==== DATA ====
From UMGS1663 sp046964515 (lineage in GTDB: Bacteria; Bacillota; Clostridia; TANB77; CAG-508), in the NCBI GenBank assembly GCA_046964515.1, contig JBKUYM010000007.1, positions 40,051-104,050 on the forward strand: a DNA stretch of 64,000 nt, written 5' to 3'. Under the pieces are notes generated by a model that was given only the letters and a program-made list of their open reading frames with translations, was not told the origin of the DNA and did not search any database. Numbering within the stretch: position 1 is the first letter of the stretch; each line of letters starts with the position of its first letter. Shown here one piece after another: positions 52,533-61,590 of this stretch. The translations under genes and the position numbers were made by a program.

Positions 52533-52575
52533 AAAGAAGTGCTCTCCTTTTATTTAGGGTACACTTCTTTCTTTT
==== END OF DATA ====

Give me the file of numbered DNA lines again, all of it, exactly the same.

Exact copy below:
From UMGS1663 sp046964515 (lineage in GTDB: Bacteria; Bacillota; Clostridia; TANB77; CAG-508), in the NCBI GenBank assembly GCA_046964515.1, contig JBKUYM010000007.1, positions 40,051-104,050 on the forward strand: a DNA stretch of 64,000 nt, written 5' to 3'. Under the pieces are notes generated by a model that was given only the letters and a program-made list of their open reading frames with translations, was not told the origin of the DNA and did not search any database. Numbering within the stretch: position 1 is the first letter of the stretch; each line of letters starts with the position of its first letter. Shown here one piece after another: positions 52,533-61,590 of this stretch. The translations under genes and the position numbers were made by a program.

Positions 52533-52575
52533 AAAGAAGTGCTCTCCTTTTATTTAGGGTACACTTCTTTCTTTT